$$\theta(x)$$ is the Heaviside function and $$w(t)$$ an arbitrary function parametrizing the time-dependent perturbation that we like to apply to the system. In this example we choose a Gaussian function

$w(t) = v_p e^{- ((t - t_0) / \tau)^2}$

where $$v_p$$ is some strenght and $$\tau$$ accounts for the width of the pulse. Note the convention that the time-dependent perturbation has to start after time $$t=0$$ and we have introduced a shift $$t_0$$ that should be chosen large enought to switch on the perturbation adiabatically. One can absorb the effect of the time-dependent perturbation by a gauge transform. Defining the integrated pulse

$\phi(t) = (e / \hbar) \int_{- \infty}^t dt' w(t') = A (1 + \textrm{erf}( (t - t_0) / \tau)), \qquad A = (e / \hbar ) v_p \tau \sqrt{\pi}/2 ,$

we just have to rewrite the coupling $$\gamma$$ between site $$i_b$$ and $$i_b + 1$$ by the time dependent coupling $$\gamma(t)$$:

$\gamma \rightarrow \gamma(t) = \gamma e^{- i \phi(t)}$

In the following code we define the function $$\phi(t)$$ named gaussian and replace the coupling between site 0 and 1 by the time dependent coupling

import kwant
import cmath
from scipy.special import erf

def make_system(a=1, gamma=1.0, W=10, L=30):

lat = kwant.lattice.square(a=a, norbs=1)
syst = kwant.Builder()

def gaussian(time):
t0 = 100
A = 0.00157
tau = 24
return A * (1 + erf((time - t0) / tau))

# time dependent coupling with gaussian pulse
def coupling_nn(site1, site2, time):
return - gamma * cmath.exp(- 1j * gaussian(time))

#### Define the scattering region. ####
syst[(lat(x, y) for x in range(L) for y in range(W))] = 4 * gamma
syst[lat.neighbors()] = -gamma
# time dependent coupling between two sites 0 and 1
time_dependent_hoppings = [(lat(0, y), lat(1, y)) for y in range(W)]
syst[time_dependent_hoppings] = coupling_nn

#### Define and attach the leads. ####
# Construct the left lead.
lead = kwant.Builder(kwant.TranslationalSymmetry((-a, 0)))
lead[(lat(0, j) for j in range(W))] = 4 * gamma

# Attach the left lead and its reversed copy.

return syst, time_dependent_hoppings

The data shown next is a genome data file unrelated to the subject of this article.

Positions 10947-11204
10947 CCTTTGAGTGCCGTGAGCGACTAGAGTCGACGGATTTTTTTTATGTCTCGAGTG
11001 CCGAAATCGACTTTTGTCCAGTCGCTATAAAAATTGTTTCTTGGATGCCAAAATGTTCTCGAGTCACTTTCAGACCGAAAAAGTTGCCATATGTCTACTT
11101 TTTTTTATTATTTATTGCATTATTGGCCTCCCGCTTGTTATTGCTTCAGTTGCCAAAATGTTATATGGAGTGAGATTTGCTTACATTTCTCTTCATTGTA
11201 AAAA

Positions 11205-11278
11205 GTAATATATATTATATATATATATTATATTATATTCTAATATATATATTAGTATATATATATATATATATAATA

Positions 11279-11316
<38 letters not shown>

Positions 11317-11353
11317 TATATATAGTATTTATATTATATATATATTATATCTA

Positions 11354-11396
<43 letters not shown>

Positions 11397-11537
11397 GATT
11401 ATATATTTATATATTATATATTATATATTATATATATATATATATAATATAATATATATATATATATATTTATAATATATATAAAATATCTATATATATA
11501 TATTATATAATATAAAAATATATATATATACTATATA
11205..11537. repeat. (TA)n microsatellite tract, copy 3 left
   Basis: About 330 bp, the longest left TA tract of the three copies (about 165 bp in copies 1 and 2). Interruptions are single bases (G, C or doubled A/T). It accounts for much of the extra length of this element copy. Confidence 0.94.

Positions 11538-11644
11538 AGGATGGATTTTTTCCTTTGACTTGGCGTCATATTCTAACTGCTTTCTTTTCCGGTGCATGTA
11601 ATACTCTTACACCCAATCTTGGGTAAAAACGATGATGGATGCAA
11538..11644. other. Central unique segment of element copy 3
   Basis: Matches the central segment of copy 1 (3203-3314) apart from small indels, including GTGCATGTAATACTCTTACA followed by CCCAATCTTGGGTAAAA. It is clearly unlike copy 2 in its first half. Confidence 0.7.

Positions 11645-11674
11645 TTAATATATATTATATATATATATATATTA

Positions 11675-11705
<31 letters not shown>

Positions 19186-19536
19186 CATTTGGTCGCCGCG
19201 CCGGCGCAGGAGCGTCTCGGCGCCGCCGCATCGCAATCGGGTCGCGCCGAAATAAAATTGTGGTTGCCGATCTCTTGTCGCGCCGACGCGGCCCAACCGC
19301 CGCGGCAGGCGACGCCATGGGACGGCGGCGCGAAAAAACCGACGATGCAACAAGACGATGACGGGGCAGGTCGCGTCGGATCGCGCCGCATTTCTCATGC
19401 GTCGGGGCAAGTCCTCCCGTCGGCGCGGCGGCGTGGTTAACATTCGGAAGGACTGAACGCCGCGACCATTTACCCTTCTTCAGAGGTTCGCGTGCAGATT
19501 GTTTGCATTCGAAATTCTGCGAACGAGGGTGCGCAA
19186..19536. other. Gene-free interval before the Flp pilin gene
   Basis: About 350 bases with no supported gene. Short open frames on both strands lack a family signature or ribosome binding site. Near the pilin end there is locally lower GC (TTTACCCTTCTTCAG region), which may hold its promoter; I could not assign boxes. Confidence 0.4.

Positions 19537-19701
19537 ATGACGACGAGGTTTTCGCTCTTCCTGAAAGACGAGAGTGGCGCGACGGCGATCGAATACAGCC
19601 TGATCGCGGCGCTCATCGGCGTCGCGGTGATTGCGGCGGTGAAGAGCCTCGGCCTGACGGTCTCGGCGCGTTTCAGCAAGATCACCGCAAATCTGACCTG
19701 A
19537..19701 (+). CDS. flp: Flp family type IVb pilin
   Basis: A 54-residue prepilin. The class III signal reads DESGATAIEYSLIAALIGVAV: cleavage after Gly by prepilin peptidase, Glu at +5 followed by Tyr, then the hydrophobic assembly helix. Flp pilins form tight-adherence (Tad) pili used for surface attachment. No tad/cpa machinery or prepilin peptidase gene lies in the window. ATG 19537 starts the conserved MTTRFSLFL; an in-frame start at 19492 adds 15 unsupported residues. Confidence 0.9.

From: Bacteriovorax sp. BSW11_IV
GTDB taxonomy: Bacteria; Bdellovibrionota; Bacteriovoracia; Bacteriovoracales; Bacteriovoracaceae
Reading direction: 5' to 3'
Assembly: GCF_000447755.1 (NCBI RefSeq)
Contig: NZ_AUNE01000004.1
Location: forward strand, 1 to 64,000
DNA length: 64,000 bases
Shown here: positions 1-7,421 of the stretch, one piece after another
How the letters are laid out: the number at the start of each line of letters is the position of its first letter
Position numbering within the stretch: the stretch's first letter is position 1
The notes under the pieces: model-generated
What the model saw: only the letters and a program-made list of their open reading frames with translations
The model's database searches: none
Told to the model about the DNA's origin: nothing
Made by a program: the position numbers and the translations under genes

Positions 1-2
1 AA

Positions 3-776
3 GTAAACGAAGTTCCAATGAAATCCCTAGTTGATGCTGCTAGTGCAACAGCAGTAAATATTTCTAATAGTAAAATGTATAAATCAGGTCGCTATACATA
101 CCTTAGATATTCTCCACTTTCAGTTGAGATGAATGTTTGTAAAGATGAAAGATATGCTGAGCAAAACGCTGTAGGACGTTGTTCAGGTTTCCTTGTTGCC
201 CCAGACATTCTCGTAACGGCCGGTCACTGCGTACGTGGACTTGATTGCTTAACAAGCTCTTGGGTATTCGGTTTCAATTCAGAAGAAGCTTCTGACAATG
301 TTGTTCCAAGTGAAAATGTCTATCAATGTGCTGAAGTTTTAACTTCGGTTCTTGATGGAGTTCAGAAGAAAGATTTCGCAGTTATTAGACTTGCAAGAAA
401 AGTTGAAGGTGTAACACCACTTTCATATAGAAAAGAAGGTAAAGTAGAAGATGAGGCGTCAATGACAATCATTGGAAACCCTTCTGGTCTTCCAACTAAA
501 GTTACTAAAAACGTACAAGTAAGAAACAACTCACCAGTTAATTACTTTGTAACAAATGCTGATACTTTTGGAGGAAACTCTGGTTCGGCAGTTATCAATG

syst, time_dependent_hoppings = make_system()

hop_lw=lambda a, b: 0.3 if (a, b) in time_dependent_hoppings else 0.1,
hop_color=lambda a, b: 'red' if (a, b) in time_dependent_hoppings else 'k');


The special case of a time dependent coupling between the sites at the system-lead interface shown above can be written in more compact form. We first defines a system as before, but without the time dependent part.

import kwant

def make_system(a=1, gamma=1.0, W=10, L=30):

lat = kwant.lattice.square(a=a, norbs=1)
syst = kwant.Builder()

#### Define the scattering region. ####
syst[(lat(x, y) for x in range(L) for y in range(W))] = 4 * gamma
syst[lat.neighbors()] = -gamma

#### Define and attach the leads. ####
# Construct the left lead.
lead = kwant.Builder(kwant.TranslationalSymmetry((-a, 0)))
lead[(lat(0, j) for j in range(W))] = 4 * gamma

# Attach the left lead and its reversed copy.

return syst


The time dependent couplings are added by

import tkwant
from scipy.special import erf

def gaussian(time):
t0 = 100
A = 0.00157
tau = 24
return A * (1 + erf((time - t0) / tau))

syst = make_system()


In fact, the routine adds new sites at the system-lead interface and modifies syst. Note that syst must not be finalized. We can also skip added_sites and call tkwant.leads.add_voltage without return argument, if we are not interested in the added sites. The second function argument of tkwant.leads.add_voltage corresponds to the lead number, here 0, where the pulse is injected. We can show the new sites with time-dependent couplings (in red) if we plot the system.

interface_hoppings = [(a, b)
for b in added_sites
for a in syst.neighbors(b) if a not in added_sites]

Note that in fact the system is not exactly the same as before due to the additional sites (at x position -1), that were added. We could have constructed the system with syst = make_system(L=29) to recover exactly the same length as in the example before.
An example script where a voltage pulses is injected through a lead is fabry_perot.py.